I am faculty or staff…

All faculty and most staff are considered Responsible Employees. Responsible Employees must immediately report all known information about suspected prohibited conduct to the Title IX Office.

This requirement may be fulfilled by emailing all known information (names, dates, locations, student ID, conduct, etc.) to titleix@usc.edu or by calling the Title IX Office at (213) 821-8298. Please be sure to include your name and your preferred contact information in case the Title IX office has additional questions for you.

Responsible Employees should…

  • Consider including a syllabus statement in all of your courses and discussing your obligation as a Responsible Employee with your class on the first day of instruction.
  • Listen with empathy to a student who has shared personal information. If you have the opportunity to remind the student of your obligation as a Responsible Employee before they disclose a lot of information, gently bring this up.
  • Make students aware of your obligation to forward the information to the Title IX Office (see suggestions on how to respond to a disclosure, below).
  • Students usually disclose to faculty and staff because they need help (explanation of poor academic performance, missing class, etc.). If it is possible to set aside whatever the precipitating concern is for a period of time, try to do so. Assure the student that you can revisit their concern in a few days or the following week, and that your immediate concern is their well-being. This is true if a student discloses that they are under investigation as well. Encourage the student to speak to a confidential counselor, and if they are in crisis when they are speaking with you offer to accompany them to Student Counseling Services (see resources for more information).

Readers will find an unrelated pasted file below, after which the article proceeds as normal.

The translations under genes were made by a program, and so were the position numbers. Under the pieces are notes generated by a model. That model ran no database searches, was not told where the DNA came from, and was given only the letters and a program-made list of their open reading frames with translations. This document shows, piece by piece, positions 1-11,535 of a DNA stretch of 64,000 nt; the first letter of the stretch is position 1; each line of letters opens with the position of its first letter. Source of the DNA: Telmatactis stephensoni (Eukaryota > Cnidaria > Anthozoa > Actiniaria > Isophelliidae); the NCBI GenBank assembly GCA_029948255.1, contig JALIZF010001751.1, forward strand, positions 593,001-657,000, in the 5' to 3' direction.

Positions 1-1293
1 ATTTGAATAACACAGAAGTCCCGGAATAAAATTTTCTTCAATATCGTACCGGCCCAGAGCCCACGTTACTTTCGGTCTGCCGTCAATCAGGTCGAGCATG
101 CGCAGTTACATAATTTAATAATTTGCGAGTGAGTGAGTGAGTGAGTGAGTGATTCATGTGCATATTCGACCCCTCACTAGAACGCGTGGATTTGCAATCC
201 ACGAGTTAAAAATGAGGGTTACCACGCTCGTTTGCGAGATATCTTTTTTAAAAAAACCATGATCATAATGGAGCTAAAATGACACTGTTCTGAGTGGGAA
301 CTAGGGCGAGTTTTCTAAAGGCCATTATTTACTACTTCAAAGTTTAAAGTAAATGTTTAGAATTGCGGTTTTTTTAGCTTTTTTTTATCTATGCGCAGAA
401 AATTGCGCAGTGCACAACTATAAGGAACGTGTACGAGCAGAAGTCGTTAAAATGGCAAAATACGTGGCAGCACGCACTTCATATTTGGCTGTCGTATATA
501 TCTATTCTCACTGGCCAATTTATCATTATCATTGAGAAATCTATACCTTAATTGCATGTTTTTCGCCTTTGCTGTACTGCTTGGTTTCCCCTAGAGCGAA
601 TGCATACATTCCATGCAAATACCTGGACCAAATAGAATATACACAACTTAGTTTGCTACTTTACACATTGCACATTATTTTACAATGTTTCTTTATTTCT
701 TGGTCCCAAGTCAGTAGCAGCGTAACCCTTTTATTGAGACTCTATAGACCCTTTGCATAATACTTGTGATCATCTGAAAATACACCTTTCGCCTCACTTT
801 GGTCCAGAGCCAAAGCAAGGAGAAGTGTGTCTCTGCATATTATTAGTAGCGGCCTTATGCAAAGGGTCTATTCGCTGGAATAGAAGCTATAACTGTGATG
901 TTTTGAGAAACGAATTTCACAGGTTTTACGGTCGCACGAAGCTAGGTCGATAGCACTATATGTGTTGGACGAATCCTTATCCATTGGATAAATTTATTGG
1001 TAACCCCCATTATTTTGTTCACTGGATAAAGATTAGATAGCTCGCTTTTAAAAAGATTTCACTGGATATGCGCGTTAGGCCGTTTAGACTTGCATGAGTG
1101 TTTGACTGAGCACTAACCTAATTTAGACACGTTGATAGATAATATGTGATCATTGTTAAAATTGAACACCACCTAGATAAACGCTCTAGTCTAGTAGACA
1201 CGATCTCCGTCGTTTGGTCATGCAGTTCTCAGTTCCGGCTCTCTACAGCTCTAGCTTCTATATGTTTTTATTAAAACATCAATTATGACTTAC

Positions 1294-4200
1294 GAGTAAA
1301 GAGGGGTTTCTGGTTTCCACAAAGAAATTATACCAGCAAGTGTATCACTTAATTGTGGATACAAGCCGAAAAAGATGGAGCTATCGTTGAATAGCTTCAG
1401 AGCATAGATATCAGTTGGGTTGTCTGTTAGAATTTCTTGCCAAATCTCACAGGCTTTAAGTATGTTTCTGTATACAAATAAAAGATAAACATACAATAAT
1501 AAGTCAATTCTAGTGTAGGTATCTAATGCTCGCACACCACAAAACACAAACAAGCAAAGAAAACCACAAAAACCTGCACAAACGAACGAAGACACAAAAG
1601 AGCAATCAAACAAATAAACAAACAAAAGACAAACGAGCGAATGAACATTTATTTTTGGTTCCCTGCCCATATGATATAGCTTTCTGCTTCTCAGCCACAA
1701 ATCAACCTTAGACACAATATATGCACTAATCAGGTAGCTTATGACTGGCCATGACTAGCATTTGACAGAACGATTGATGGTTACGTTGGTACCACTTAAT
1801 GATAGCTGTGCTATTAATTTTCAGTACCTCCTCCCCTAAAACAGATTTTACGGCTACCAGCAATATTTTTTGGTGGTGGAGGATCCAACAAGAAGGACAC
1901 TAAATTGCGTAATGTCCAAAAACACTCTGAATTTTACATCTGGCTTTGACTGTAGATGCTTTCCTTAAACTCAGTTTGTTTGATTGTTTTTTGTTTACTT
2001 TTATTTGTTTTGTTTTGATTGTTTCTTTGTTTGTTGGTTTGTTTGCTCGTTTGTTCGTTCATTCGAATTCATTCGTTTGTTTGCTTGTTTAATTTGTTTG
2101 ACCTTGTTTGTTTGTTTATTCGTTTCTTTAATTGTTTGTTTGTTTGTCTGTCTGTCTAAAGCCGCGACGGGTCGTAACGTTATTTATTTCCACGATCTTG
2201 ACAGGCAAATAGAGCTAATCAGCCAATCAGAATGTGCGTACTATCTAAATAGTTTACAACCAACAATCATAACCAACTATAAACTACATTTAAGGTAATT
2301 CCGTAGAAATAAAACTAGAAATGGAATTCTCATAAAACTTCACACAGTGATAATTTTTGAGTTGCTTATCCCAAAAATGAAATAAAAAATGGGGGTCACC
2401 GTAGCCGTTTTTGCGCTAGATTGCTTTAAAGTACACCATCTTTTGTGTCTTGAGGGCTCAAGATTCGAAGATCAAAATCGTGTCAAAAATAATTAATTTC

• Call or email the Title IX Office immediately and provide all of the information you have about the suspected prohibited conduct.
  • Take responsibility for following up with the student in the agreed amount of time (see above); first express your hope that they are connected to resources, and then bring up the precipitating issue. Remind the student that the Title IX Coordinator is responsible for coordinating all supportive accommodations, and that you would be happy to collaborate with the Coordinator on how to help the student succeed.

Responsible Employees should NOT…

  • Do not ask the student for additional details they did not volunteer. It is not your job to investigate the disclosure.
  • Do not share the information with anyone who does not need to know the information to do their job. In most cases, your manager does not need to know specifics. If you need to tell your manager, you can usually just say that a student disclosed information that you needed to forward to the Title IX office and that you fulfilled your obligation as a Responsible Employee.
  • Do not ask the student how they are doing in front of other students.
  • Do not offer to make academic accommodations without looping the Title IX Coordinator into the process.
  • If the student told you that the person who allegedly engaged in the prohibited conduct is in their same class, lab, work group, etc., do not change the assignment for the other student without first discussing this with the Title IX Coordinator.

More information on the obligations of Responsible Employees

What happens when I forward information to the Title IX Office?

Suggested syllabus statement

When a student discloses that they have experienced harassment, sexual misconduct, stalking, or intimate partner violence (meaning they are the respondent), you may wonder how you should respond – and you may likewise need to know how to respond to a student who discloses that they are under investigation (meaning they are the respondent):

Suggestions on how to respond to a disclosure from a reporting party in person

Suggestions on how to respond to a disclosure from a respondent in person

Suggested template for how to respond to a disclosure from a reporting party via email

Suggested template for how to respond to a disclosure from a respondent via email